Sunday, July 13, 2008

Voodoo After All. Utopia At Last. Something To Whine About.

Turns out that Bush was right.

No, not that Bush. His father.

Once upon a time if you suggested that the way to ensure Americans' prosperity was to lavish the wealthiest citizens and corporations with tax breaks while breaking the back of organized labor and opening up international markets to free trade, you'd be laughed out of the room.

Even the wealthiest individuals and corporate leaders had to temper their rhetoric at first. This was the time when people like George H.W. Bush, seeking the people's votes, slammed Reagan's ridiculous fringe economic ideas as "voodoo economics."

Later, when it seemed that the people could indeed be flim-flammed by a mix of outright lies, patriotic mumbo-jumbo, and insinuations of weak-kneed liberalism, the pretense dissolved and everyone at the top bellied up to the table and helped themselves to a big ol' slice of the pie.

At its peak, greed came out of the shadows altogether. While real wages stagnated and American families, feeling the pinch, went from one job to two, then to three, then to none, a new gilded age of obscene excess emerged.

Now it seems that the bloom is off the rose. Republican Utopia, while fabulously successful at the country club, is not holding its own in the court of public opinion. That trickle-down, deregulate-everything mantra that Reagan rode to power on was exactly what his vice president called it: voodoo.

Or maybe not. Maybe, as McCain's economic brain, Phil Gramm, says, we've simply become a "nation of whiners." "I can't feed my family," we whine. "I can't heat my home," we whine. "I can't afford my medicine," we whine. "My son is dead in Iraq and I'm beginning to think it really was all about oil," we whine.

"It was about oil," Scott McLellan replies.

"Don't listen to him," his former best friend George Bush whines.

Phil Gramm hangs out with people who made out pretty damn good in the last few years. The winners. The architects of our current Republican Utopia. Of course the rest of us seem like whiners to him.

Someone ought to get some whiners together, fill a few minivans, show up at his doorstep, his friends' doorsteps, with some persuasive arguments. Rouse the family from their beds. Line them up on the lawn. Present the arguments. Show the evidence. Ask, whence redress? Our children and grandchildren are going to pay for all that voodoo, remind them. What are these young ones, shivering in their jammies on the fresh-mowed lawn going to pay?

We'll hear some whining then.

Saturday, July 12, 2008

Is There Snow In Heaven?

Tony Snow is dead. May he rest in peace.

The Gun Toting Liberal is not sentimental when it comes to death, I'll have you know. I am not among those who develop critical amnesia when a public figure passes this vale of tears. Death is the purchase of us all and no one is entitled to a free pass for his actions while on Earth.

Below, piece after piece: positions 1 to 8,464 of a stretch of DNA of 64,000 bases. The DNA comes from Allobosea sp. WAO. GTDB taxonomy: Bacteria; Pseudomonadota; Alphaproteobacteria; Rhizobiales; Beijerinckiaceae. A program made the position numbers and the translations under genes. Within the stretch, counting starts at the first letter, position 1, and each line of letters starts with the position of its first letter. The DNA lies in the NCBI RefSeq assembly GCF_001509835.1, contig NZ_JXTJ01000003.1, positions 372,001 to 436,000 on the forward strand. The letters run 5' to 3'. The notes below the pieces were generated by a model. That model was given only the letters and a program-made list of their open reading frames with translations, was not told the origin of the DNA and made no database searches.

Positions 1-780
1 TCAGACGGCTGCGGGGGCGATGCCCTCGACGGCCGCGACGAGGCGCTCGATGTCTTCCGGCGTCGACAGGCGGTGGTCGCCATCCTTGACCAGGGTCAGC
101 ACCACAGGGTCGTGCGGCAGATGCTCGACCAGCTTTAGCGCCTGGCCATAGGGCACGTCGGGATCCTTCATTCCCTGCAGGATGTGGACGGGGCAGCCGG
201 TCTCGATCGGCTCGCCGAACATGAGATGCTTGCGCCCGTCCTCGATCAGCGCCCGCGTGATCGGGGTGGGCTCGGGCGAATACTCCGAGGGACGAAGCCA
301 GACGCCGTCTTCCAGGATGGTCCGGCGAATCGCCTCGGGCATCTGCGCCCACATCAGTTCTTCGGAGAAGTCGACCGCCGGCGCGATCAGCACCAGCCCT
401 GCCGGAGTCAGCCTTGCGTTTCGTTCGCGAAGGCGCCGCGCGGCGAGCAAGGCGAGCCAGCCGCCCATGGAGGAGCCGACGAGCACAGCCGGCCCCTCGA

So while I am not happy about Mr. Snow's passing, I won't lie and tell you that I loved this man.

When charming, good-looking men with great hair and gleaming, straight teeth stand up and lie, when they parse terms for torture and defend a fundamentally dishonest and corrupt administration, they damage our nation, our people, and our credibility in the eyes of the world.

Today our nation - and the world - is suffering because of people like Mr. Snow and their willingness to play handmaiden to the great benighted scoundrels of our time.

Watching Mr. Snow on television, I was occasionally struck by the idea that this man might be likable, even charming, had his words to the cameras not represented poverty, death, and despair for all but a few of the wealthiest and most cynical Caesars of our time.

But suppose, like Lee Atwater a generation ago, Snow had plumbed his soul as he prepared to launch it toward the starry dynamo. Would he have found the choices of his life wanting? Would his soul be ready for eternity? Would he be able to meet his creator knowing that he had done his best to protect the least among His children, that he had used his great power to bring love and protection to the powerless?

Would he have about-faced, and mea culpa'ed, and played every last desperate ace he had, like Lee did?

Would Snow melt into (At)water? We can go to the videotape, as they say, to answer this for ourselves. Speculation is not necessary.

And now it's too late for the tall man with the great teeth and hair to take any of it back. May he get his deserved portion in the afterlife, whatever that may be. Nothing more and nothing less.

And may we get ours, America.

You are, as ever, my great love, my beloved country, my brothers, my sisters, my children and elders. We are all God's children and I am doing what I can. I shout to you across the windy playground of our sorrow. Can you hear me?


Thursday, July 10, 2008

Eat This. Amnesia 101. Our Dumb Congress.

Laws are like sausages, they say. If you're a fan of either, you should not watch them being made. Now, I like eating sausages as much as the next greasy-blooded, corpulent American. I know how they're made and eat them anyway. I am also a fan of good and honest government, which has been talked about but never made, and I watch that process closely, despite the queasiness it brings.